Nancy Huntting, Aesthetic Realism consultant, writes:
What are people really hoping for in love? And what causes the anger and disappointment that so often accompany—or take the place of—what people thought was love? Reading this new issue of TRO, you’ll be thrilled by the understanding of what love really is—and of what in a person unknowingly works against love. You’ll be in the midst of culture—literature, poetry, philosophy, drama—and also feel your own puzzling self is being understood. Knowledge that people are thirsting for is in “Love, Knowing, & Values,” the current issue of The Right of Aesthetic Realism to Be Known.
The commentary by Ellen Reiss begins:
Dear Unknown Friends:
We are serializing the amazing and definitive lecture Is Hope Worth Money?, which Eli Siegel gave in June 1969. In its comprehension of people and its literary might, the talk is based on this Aesthetic Realism principle: “All beauty is a making one of opposites, and the making one of opposites is what we are going after in ourselves.” Here, Mr. Siegel is discussing the tremendous and bewildering opposites of fact and value in relation to emotion. He is showing that emotions are facts, which one needs to try to be exact about. And he is showing that accuracy about emotion can be—and that when it occurs, there are beauty and pride.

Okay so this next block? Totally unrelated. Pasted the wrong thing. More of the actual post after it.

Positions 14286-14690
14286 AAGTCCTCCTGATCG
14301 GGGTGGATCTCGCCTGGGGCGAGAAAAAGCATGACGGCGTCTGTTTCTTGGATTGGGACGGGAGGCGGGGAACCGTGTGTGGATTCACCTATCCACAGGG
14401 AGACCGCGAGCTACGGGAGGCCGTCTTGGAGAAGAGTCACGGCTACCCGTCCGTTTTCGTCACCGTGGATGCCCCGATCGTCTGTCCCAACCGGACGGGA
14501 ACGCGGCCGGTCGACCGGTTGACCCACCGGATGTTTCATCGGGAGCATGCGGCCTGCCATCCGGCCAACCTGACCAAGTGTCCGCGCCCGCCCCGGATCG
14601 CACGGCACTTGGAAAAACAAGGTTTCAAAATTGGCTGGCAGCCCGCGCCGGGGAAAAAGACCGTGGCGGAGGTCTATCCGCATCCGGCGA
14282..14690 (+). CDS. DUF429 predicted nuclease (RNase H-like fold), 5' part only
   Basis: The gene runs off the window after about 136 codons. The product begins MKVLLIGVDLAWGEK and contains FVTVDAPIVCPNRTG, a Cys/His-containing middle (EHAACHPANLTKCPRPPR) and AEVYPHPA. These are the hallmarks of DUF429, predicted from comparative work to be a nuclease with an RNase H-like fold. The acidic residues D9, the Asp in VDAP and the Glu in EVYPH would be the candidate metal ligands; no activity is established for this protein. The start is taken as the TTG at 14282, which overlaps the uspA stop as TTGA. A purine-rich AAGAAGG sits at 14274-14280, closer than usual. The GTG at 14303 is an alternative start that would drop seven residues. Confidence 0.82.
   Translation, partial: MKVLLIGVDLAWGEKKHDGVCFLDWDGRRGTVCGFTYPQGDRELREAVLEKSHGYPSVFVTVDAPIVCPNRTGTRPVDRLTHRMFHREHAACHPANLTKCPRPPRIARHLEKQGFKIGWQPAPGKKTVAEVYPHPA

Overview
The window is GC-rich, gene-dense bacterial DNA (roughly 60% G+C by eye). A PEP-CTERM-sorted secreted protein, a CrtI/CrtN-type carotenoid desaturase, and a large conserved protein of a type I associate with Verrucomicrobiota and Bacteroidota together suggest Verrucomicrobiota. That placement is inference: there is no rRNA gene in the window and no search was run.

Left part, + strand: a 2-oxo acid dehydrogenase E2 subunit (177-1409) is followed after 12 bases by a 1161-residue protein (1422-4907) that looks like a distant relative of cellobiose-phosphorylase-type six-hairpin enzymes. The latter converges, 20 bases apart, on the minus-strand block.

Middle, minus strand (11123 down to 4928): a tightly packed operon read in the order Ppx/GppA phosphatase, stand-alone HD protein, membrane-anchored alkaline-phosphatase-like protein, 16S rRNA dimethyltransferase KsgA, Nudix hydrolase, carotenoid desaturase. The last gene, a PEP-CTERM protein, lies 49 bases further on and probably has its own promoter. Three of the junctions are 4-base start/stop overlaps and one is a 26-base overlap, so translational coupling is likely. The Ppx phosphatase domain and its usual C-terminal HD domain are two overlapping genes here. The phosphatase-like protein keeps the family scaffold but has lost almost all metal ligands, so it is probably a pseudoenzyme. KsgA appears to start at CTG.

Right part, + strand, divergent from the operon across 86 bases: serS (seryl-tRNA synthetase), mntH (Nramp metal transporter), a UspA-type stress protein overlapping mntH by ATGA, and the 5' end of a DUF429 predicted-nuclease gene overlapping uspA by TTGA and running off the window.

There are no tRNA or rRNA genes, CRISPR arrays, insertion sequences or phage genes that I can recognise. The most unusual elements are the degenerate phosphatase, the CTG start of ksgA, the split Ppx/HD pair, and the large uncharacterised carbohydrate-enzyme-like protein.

In the present section of the lecture, we’re in the midst of the big subject of love, and some values in relation to love. As he speaks of these, he is discussing aspects of what Aesthetic Realism shows are the two central warring values in everyone: 1) We have a desire to respect the world, see meaning—rich, vital meaning—in things; and this seeing of meaning is the value we were born to go for; it’s the purpose of our very lives. 2) However, we also have a terrific desire for a value opposed to meaning—for contempt, the value of making ourselves feel big by looking down on, dulling, dismissing, manipulating the world of other things and people. These values, one beautiful, one ugly, are present in every field of life, including the field of love.
Two Poems on the Subject
For example, Mr. Siegel comments here on lines from a poem of Tennyson, in which a young woman is trying to have power over someone, belittling him cutely while leading him on. This contempt-as-cuteness is disliked by Tennyson—even the youthful Tennyson, who, it seems, wrote the poem before he was 21….Read more